“The details, that’s what the world is made of.” Wise words from film director and producer, Wes Anderson. I could not agree more. Architect & Furniture Designer, Charles Eames, went a step further with stating “The details are not the details, they make the design.”

With interior design, the small parts of a design that may seem inconsequential may actually be the critical decisions that define a project. Let’s take a look at a standard kitchen remodel. A lot goes into a kitchen remodel, but I am going to focus on cabinetry today and look at all the opportunities to knock a design out of the park with attention to detail.

The first step in creating a cohesive design is to determine the design style you want to achieve – traditional, transitional, contemporary – and potential subset within each. This could mean traditional craftsman, federalist, or coastal; contemporary mid-century modern… you get the idea. Once the style is defined, so many other pieces fall in place.

Let’s take a look at a few examples…

Here is a beautiful traditional kitchen with the perimeter done in White painted, inset cabinetry, and the island in a Heritage E distressed finish. Look at how the deliberately chosen turned post shape mimics the curvature of the statement clock against the wall.

A luxurious kitchen with a black furniture styled kitchen island an L-shaped kitchen island and white painted cabinetry.

Design by Lindsey Markel of Dillman & Upton in Rochester, MI

Also, notice the care that was taken in aligning the crown molding with the coffers in the ceiling and how that relates to the door frames and arched openings. 

A glamorous all white kitchen design with white painted and gray stained cabinets.

Design by Lindsey Markel of Dillman & Upton in Rochester, MI

These are details that in some ways can be more impactful than the cabinetry itself. If these details are planned out poorly, a room will look disjointed at best – cheaply constructed at worst.

Below is an example of a kitchen that used black as a coordinating color in its toe, undercabinet light railing, accent doors (to the left), and crown to successfully integrate other black elements (countertops, appliance control panels) into the design. 

This practical and intelligent cherry wood kitchen design creates cabinetry that performs as beautifully as it looks with a warm cozy color palette.

Dura Supreme cabinetry with Chapel HIll door style in Butternut stained Cherry

Imagine this kitchen without the black molding and door accents, and this becomes a predictable kitchen with appliances standing out. The thoughtful application of black accents is what makes this kitchen unique and pulled together.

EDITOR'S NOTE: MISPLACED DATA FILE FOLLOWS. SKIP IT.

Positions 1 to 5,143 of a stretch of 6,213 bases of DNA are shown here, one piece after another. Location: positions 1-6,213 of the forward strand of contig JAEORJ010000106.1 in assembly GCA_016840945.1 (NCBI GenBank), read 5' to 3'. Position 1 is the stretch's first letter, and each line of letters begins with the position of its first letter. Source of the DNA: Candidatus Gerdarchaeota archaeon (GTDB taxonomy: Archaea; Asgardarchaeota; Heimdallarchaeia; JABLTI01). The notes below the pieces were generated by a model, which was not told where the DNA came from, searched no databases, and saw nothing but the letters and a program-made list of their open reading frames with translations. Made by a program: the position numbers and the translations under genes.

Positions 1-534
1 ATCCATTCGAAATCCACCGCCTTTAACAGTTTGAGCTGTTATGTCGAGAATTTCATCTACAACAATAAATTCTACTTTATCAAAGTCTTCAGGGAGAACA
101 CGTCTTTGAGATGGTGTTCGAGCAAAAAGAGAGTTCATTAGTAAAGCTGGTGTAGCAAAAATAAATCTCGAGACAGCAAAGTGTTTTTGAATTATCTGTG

Below we see a traditional, cottage styled kitchen with some details that really define the style.

The cottage bead paneling on the back is key to this look, and notice the decorative toes and the valances provide style points. The hardware is a beautiful, functional detail that really pulls it all together.

Special thought was even given to the decorative molding below the cove crown, notice the vertical, carved architectural detailing. Without attention to the smaller details, this would be an ordinary, predictable kitchen. 

My main point here is that every decision, no matter how small, is an opportunity to enhance a design. Be deliberate in your choices. In the design world, it can be easy to get bogged down in the minutiae. I hope that you will embrace the minutiae and appreciate the world of opportunities it provides.

I’ll end with one last quote from Marissa Mayer, CEO of Yahoo, “Geeks are people that love something so much that all the details matter.”  I think the world could use a few more Design Geeks out there, and if I have managed to stir this population just a bit, then the world will be a more beautiful and interesting place!

Sandy Kloncz is the Lead Designer and blog author for Dura Supreme Cabinetry

Sandy is the Lead Designer for Dura Supreme Cabinetry with 15+ years of involvement in the field of Kitchen & Bath Design and a degree in Interior Design. Sandy’s experience ranges from running all aspects of a Design+Build firm to creating beautiful cabinetry designs at Dura Supreme. She has been a judge through the Builders Association of the Twin Cities for their semi-annual Parade of Homes Tour and is continually inspired by creative uses of space, appreciating projects where form and function are blended seamlessly.

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